3. Reduce pollution and the generation of hazardous waste from key industrial and municipal sources; and
4. Deliver greater investment, evidence, and leadership for climate action

As a low-lying country, Bangladesh is exposed to very high climate risks. According to the Global Risk Index , Bangladesh ranked as the seventh country most affected by extreme weather events from 1999 to 2018. At the macro-level, the combined effects of climate change could result in a loss of between 1 and 2% of GDP per year by 2041 . The poorest and most marginalised are already suffering the most from these impacts, yet too often they lack access to the resources and power needed to implement solutions effectively. This programme will help between 0.5m and 1m households, including households headed by women, better cope with the impacts of the climate crisis (flooding, drought, storm surges, etc.).

Bangladesh boasts two wetlands of international importance, which are also globally significant in terms of biodiversity and their contribution to climate change mitigation. This programme will help protect up to 9000km2 of biodiversity in these two areas (Sundarbans mangrove forest and Tanguar Haor wetland).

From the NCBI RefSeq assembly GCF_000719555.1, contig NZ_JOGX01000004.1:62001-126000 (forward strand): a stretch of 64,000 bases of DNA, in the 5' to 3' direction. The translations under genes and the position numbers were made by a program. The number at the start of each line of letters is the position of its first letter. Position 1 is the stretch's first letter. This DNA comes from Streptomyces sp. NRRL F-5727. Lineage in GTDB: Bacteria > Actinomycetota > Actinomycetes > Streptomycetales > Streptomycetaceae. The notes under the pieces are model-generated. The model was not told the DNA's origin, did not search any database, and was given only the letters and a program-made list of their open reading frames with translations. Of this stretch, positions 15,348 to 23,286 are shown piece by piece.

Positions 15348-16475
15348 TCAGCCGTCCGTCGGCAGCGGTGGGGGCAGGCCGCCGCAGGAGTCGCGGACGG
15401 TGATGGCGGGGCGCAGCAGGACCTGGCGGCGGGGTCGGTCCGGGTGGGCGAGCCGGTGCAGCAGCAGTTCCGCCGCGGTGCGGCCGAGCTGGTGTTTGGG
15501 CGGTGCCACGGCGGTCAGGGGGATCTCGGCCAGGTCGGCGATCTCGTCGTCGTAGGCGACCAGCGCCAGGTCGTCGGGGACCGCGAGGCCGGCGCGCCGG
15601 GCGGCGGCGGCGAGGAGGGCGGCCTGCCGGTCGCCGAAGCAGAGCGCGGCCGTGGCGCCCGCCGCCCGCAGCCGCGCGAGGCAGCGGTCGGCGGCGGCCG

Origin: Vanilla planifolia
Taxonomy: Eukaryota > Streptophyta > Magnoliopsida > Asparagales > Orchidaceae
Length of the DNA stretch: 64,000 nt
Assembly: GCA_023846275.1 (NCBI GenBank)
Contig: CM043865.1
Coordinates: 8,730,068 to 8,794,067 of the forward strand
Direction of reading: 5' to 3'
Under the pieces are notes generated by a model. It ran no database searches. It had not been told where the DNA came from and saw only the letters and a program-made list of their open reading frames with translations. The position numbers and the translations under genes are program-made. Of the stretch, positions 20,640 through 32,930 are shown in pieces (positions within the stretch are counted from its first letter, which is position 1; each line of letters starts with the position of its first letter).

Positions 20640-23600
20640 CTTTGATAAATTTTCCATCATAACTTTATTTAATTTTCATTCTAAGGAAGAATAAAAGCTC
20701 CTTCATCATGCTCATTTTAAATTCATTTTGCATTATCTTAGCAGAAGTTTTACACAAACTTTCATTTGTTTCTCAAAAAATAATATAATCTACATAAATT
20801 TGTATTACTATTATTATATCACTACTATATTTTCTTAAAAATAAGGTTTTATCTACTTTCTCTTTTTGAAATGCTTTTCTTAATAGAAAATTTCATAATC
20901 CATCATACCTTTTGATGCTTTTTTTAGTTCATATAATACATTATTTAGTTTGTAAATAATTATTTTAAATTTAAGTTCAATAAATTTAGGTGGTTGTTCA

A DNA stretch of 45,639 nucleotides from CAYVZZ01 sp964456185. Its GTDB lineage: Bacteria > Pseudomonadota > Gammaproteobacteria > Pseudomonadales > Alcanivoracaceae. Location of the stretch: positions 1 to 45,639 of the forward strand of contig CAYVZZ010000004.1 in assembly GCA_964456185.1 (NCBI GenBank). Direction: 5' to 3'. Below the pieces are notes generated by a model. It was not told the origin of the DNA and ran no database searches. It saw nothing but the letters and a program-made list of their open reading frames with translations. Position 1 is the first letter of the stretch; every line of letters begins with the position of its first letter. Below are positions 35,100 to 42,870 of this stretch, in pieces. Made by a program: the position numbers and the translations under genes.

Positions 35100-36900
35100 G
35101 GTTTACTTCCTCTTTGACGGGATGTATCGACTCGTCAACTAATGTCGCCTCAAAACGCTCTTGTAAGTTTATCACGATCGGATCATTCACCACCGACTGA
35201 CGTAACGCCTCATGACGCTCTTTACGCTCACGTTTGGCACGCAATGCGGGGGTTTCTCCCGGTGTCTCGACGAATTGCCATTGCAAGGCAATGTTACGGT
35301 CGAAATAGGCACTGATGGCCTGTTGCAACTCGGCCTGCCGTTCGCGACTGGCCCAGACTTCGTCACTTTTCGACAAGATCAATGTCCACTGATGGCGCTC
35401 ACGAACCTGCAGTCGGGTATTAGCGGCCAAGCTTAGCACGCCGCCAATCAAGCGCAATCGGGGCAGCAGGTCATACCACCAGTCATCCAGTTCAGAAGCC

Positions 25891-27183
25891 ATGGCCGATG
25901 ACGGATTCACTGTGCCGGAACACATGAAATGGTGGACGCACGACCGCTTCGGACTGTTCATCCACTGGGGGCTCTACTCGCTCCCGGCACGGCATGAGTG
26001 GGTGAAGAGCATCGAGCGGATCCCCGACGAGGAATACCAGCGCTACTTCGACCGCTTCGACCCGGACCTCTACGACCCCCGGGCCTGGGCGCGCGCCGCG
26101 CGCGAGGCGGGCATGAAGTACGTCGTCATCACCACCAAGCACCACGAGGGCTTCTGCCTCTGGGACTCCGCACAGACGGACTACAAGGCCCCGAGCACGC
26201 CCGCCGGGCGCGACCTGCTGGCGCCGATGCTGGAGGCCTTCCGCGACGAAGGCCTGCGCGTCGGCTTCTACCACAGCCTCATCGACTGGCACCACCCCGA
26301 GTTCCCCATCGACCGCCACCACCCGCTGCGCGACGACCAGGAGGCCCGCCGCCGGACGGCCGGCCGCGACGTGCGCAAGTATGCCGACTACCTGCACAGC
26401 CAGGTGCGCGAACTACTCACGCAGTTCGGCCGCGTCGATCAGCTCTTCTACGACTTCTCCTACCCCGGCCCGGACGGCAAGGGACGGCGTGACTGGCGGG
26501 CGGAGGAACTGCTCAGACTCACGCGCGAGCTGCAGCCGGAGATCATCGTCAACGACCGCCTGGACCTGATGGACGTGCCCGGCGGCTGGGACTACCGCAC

Greenhouse Gas (GHG) emissions from Bangladesh account for just 0.4% of global GHG emissions, with per capita emissions less than 10% of the world average . However, Bangladesh is on a rapid emissions growth trajectory, largely because of its plans for new coal fired power plants. The UK’s climate programme in Bangladesh will enable renewable energy to be scaled up so that, by 2027, between 10% and 30% of Bangladesh power generation could come from renewables (compared to 3% in 2021).

Despite good environmental legislation, Bangladesh suffers some of the worst pollution problems of the world, and this compounds climate impacts. The UK programme will help reduce air and water pollution and improve recycling and waste management.
The programme will also strengthen the UK-Bangladesh climate partnership by linking up centres of excellence on all aspects of climate change, and sharing expertise, and technology as well as finance, to tackle common challenges.
The chair of the flagship Gender Day event, UK International Champion on Adaptation and Resilience for the COP26 Presidency, Anne-Marie Trevelyan, said:
“It is women, girls and those who are already most marginalised, that will be most severely impacted by climate change. But they also have a critical role to play to address the climate crisis.
“The UK is committed to addressing this dual challenge head on, targeting more International Climate Finance to also advance gender equality and committing new funding to empower communities and women’s groups to take locally-led adaptation action, to build local, national and global resilience. I urge more countries to make commitments to implement the UNFCCC Gender Action Plan and deliver the goals of the Feminist Action for Climate Justice.”